UGA traffic safety team receives grant from Governor’s Office of Highway Safety

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January 4, 2016

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    Carol Cotton of UGA's College of Public Health is director of the Traffic Safety Research and Evaluation Group.

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Athens, Ga. - Researchers from the University of Georgia College of Public Health's Department of Health Promotion and Behavior received a grant from the Georgia Governor's Office of Highway Safety to evaluate over 100 educational and law enforcement focused programs funded by the office.

For the 12th straight year, the Traffic Safety Research and Evaluation Group, led by principal investigator Carol Cotton, will systematically review and analyze grantee effectiveness and, ultimately, determine the overall effectiveness of the Governor's Office of Highway Safety in managing grant-funded projects. To date, the group has received $3.8 million in grant money from GOHS for this ongoing project.

The current grant runs through Sept. 30.

GOHS is charged with educating the public on traffic safety issues while assisting communities and safety advocates in implementing programs that reduce crashes, injuries and fatalities on Georgia roadways. Its programs include Operation Zero Tolerance, Click It or Ticket and 100 Days of Summer H.E.A.T.

"Georgia is a national leader in traffic safety as a result of its enhanced and effective education programs, strong enforcement strategies and continually upgraded highway engineering," Cotton said. The Traffic Safety Research and Evaluation Group "has contributed to this by providing rigorous and continuous evaluation of all funded programs as well as GOHS implementation strategies, so that new education programs are held to the high standards set by GOHS, and GOHS partners can be certain GOHS is focused on implementing best practices within the state."

Using funding from the GOHS, Cotton's evaluation group has conducted in-depth evaluations of all of the state's traffic safety grantees over the past decade. These analyses have empowered GOHS to identify the programs that are most effective and either continue or expand them, she explained.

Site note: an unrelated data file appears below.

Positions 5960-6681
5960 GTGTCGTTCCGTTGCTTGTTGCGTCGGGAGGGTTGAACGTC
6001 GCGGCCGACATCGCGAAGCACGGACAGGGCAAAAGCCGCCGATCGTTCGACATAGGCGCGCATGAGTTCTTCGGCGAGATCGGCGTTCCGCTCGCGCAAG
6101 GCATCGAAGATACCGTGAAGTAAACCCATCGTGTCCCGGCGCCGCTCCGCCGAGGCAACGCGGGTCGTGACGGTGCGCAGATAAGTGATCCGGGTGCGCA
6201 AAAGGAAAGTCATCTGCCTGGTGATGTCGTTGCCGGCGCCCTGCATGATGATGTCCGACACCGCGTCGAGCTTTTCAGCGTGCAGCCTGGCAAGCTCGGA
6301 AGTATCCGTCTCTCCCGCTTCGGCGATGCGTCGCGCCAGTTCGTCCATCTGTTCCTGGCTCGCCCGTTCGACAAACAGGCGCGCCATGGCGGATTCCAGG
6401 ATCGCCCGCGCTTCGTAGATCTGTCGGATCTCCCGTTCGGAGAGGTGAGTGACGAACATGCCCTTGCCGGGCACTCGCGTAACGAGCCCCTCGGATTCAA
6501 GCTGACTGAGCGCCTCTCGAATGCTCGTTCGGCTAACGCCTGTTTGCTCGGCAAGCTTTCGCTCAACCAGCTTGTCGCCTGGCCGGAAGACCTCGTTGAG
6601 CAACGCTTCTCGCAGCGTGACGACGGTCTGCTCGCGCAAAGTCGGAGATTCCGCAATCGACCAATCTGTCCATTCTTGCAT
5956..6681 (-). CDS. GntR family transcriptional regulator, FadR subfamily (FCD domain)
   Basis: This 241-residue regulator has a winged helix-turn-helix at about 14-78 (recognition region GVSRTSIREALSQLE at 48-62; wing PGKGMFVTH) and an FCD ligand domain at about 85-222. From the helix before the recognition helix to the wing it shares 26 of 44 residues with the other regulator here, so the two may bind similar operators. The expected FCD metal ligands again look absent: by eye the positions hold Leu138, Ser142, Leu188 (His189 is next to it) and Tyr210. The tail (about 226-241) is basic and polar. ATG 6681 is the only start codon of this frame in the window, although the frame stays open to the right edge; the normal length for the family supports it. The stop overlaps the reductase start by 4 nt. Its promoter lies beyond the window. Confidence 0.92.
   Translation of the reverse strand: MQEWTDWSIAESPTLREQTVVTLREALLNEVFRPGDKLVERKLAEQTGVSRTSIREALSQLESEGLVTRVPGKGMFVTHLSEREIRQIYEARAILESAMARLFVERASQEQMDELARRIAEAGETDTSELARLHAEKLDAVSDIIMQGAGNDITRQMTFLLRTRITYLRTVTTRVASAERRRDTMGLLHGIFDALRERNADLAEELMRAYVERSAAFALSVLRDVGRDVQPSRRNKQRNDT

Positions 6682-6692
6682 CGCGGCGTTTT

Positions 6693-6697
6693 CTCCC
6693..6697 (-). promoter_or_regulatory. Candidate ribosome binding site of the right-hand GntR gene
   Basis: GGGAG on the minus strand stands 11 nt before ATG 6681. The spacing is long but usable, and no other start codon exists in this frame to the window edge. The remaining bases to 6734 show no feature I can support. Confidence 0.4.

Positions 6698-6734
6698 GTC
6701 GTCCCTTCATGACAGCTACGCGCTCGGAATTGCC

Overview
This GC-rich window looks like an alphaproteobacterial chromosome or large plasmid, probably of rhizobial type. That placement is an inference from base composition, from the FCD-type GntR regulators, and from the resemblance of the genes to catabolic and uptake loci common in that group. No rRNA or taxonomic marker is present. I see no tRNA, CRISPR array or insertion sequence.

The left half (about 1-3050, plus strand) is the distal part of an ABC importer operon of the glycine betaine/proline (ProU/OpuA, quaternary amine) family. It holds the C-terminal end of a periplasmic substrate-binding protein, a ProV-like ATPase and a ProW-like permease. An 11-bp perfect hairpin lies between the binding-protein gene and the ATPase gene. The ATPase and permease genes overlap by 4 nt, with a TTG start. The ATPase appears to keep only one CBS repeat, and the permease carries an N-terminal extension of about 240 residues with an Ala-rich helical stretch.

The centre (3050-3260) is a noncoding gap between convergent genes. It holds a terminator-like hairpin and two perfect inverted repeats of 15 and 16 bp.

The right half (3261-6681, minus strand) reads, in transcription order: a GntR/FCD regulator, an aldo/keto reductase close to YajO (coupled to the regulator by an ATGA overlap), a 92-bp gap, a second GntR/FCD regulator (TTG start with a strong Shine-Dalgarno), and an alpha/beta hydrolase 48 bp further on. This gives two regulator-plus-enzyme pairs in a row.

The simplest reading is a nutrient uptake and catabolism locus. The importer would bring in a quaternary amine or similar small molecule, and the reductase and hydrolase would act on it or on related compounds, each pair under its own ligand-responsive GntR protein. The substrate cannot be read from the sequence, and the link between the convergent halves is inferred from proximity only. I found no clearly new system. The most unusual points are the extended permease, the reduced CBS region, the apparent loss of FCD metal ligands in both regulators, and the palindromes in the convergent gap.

One of these highly effective programs, identified early on by the Traffic Safety Research and Evaluation Group, is the GOHS's Highway Enforcement of Aggressive Traffic—H.E.A.T.—program. Created to combat impaired and aggressive drivers, the H.E.A.T. program awards grants to law enforcement agencies that dedicate officers and equipment exclusively to state traffic safety concerns.

Cotton assisted the GOHS in designing a new grant proposal template for the program, which not only helped law enforcement agencies clearly define their program objectives, but streamlined the grant proposal process and reduced the administrative workload required of these agencies. Since then, the H.E.A.T. program has expanded to 16 police departments across the state, each of which continues to employ the objectives Cotton designed.

In addition to program evaluation, researchers in the Traffic Safety Research and Evaluation Group also respond to requests from GOHS to examine a variety of traffic safety issues, such as distracted pedestrians, school bus safety laws, bicycle crashes, injuries and fatalities and the implementation and enforcement of legislation restricting cellphone use while driving. Evaluation group members have presented the results of these projects to thousands of traffic safety professionals at state, national and international conferences focused on best practices and emerging trends.

UGA's Traffic Safety Research and Evaluation Group is also instrumental in providing GOHS grantees with vital technical support in data analysis, trend identification and grant proposal writing.

"Members of local bicycle coalitions and pedestrian-focused nonprofit organizations frequently reach out to the Traffic Safety Research and Evaluation Group for data and analysis of trends which they can use to present to neighborhood, city and county officials in order to demonstrate the need for traffic safety initiatives," Cotton said.

A number of small law enforcement agencies with limited resources also receive assistance from the Traffic Safety Research and Evaluation Group in writing grant proposals and identifying local traffic safety trends, she said.

"For more than a decade GOHS and TSREG have been partners in traffic safety," Cotton said. "During this time many lives have been saved, countless injuries have been prevented, and the quality of life for the motoring public has been improved. This is one of the most important professional partnerships I have ever maintained because it makes a difference every day."

For more information, visit https://www.publichealth.uga.edu/hpb/research/tsreg. For more information on GOHS and its highway safety programs, visit http://gahighwaysafety.org.

 

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